Lucca drew me in from the first moment I met her. Her subtle confidence and flirty personal style instantly caught my eye, and I just knew we would be good friends. So I walked over to her table and introduced myself—and the rest was history. We were best friends from then on.

“Take this!” London yelled as he put Cecil in a headlock.
London’s dramatic tackle into Cecil startled me out of my memories about Lucca.
“You’re not going to win that easily,” Cecil shouted back as he pried London’s arms from around his neck.

London’s tackle had begun a lame wrestling match between the two of them. Lucca and I ignored the boys—much like we always did—and instead spoke about how much we were going to miss Luna once we graduated and left town. Yeah, it was a boring town, but we’d managed to make the best of it.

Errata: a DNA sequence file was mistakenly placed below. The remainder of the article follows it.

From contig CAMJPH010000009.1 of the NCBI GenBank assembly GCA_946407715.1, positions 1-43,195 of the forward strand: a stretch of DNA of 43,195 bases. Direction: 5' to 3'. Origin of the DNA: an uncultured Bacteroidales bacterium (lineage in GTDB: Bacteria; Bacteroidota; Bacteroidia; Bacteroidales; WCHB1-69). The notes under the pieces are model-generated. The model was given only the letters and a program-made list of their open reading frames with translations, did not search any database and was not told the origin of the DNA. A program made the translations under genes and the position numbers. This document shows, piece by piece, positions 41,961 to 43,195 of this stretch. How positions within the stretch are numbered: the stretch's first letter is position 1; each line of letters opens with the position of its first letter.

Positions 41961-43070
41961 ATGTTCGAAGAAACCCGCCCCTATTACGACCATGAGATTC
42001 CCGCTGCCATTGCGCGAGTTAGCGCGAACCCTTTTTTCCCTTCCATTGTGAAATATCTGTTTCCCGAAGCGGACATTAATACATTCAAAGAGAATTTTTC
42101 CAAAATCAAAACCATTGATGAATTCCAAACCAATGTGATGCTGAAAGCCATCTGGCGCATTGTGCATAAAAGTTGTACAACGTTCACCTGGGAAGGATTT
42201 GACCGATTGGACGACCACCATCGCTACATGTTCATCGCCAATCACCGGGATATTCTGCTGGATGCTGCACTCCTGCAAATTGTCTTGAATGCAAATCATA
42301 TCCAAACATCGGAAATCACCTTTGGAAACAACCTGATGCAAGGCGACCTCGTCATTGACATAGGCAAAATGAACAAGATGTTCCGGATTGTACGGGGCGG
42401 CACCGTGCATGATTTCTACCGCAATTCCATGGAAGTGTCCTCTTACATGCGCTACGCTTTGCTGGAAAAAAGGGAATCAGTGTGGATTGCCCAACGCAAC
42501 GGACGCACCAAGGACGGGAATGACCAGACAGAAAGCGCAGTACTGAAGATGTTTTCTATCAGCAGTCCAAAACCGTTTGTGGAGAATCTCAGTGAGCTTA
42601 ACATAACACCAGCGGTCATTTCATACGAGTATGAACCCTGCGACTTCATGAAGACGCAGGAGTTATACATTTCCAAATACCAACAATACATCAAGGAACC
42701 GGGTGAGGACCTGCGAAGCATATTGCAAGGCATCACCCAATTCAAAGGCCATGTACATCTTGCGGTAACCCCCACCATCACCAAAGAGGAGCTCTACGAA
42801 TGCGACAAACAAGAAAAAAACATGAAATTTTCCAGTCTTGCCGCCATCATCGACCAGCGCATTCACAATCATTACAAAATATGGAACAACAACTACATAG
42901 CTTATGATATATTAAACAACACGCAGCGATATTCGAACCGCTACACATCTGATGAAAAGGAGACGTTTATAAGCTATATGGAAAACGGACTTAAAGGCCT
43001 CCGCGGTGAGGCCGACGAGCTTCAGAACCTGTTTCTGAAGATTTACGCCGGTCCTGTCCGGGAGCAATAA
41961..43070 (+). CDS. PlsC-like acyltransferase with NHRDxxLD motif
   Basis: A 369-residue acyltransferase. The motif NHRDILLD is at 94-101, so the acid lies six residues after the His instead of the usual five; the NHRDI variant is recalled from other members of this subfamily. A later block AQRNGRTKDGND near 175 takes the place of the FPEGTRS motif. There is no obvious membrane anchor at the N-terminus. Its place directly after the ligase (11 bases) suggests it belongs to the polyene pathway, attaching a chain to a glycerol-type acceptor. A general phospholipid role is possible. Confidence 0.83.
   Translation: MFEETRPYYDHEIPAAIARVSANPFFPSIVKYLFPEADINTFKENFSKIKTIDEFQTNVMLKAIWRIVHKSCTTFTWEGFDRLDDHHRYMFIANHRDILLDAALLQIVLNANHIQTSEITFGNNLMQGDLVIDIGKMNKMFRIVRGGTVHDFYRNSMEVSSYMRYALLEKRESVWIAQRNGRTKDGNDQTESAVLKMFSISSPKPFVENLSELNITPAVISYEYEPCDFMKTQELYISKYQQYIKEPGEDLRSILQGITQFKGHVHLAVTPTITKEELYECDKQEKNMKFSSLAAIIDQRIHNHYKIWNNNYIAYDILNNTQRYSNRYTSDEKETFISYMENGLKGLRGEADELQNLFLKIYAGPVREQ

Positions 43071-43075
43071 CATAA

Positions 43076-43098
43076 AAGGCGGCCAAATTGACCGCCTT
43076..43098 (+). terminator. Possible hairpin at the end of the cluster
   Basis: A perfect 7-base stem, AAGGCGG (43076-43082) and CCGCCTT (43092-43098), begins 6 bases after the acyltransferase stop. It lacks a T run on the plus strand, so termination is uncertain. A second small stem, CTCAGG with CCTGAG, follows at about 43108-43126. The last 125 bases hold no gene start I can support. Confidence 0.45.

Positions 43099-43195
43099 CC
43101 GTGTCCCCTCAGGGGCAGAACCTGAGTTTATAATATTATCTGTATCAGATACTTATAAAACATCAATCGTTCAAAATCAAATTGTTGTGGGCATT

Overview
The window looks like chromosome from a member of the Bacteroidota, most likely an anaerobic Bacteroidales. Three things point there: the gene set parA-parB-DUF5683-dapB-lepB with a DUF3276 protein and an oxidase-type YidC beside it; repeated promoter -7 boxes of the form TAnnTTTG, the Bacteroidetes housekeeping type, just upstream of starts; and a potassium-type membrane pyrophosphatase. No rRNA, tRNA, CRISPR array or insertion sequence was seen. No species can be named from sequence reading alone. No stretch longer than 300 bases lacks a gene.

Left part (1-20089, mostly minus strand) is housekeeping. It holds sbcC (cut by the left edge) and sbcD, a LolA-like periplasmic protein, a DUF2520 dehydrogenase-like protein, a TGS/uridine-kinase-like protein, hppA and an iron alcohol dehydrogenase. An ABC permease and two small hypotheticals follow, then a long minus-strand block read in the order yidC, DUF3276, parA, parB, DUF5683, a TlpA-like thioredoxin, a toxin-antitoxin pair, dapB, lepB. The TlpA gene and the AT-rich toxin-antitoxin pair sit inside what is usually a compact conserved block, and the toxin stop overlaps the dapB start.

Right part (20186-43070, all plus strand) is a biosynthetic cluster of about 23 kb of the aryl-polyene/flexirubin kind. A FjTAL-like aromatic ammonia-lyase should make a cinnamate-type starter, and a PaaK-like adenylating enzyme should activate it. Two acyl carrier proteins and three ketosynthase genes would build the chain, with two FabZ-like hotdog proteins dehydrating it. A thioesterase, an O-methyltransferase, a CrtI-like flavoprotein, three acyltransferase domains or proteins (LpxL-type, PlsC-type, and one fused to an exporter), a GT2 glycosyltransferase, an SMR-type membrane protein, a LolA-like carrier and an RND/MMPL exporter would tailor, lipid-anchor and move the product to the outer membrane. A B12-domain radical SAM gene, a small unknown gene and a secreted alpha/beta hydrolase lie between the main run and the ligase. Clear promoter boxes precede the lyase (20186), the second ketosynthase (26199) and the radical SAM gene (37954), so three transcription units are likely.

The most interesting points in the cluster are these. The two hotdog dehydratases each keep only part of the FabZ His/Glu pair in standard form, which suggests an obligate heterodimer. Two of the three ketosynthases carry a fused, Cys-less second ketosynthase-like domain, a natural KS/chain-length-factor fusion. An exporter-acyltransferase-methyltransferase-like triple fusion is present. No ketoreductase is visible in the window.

“Sorry, Amber,” Cecil quickly apologized before ramming back into London, and interrupting my conversation with Lucca.
I’d known Cecil since childhood, and he’d always been my friend. He was a good-looking guy, and before I started dating London, there were a few times when I thought of asking him out. But nothing ever became of it.

Cecil had dirty blonde hair that he constantly kept gelled and light blue eyes that reminded me a lot of the clear water surrounding a tropical island. Ever since I had known Cecil, all he ever dreamed about was playing professional basket ball. His body was tall and slim, much like London’s. London was just a few inches taller than Cecil, and probably because I was in love with him, to me he was the better looking one of the two.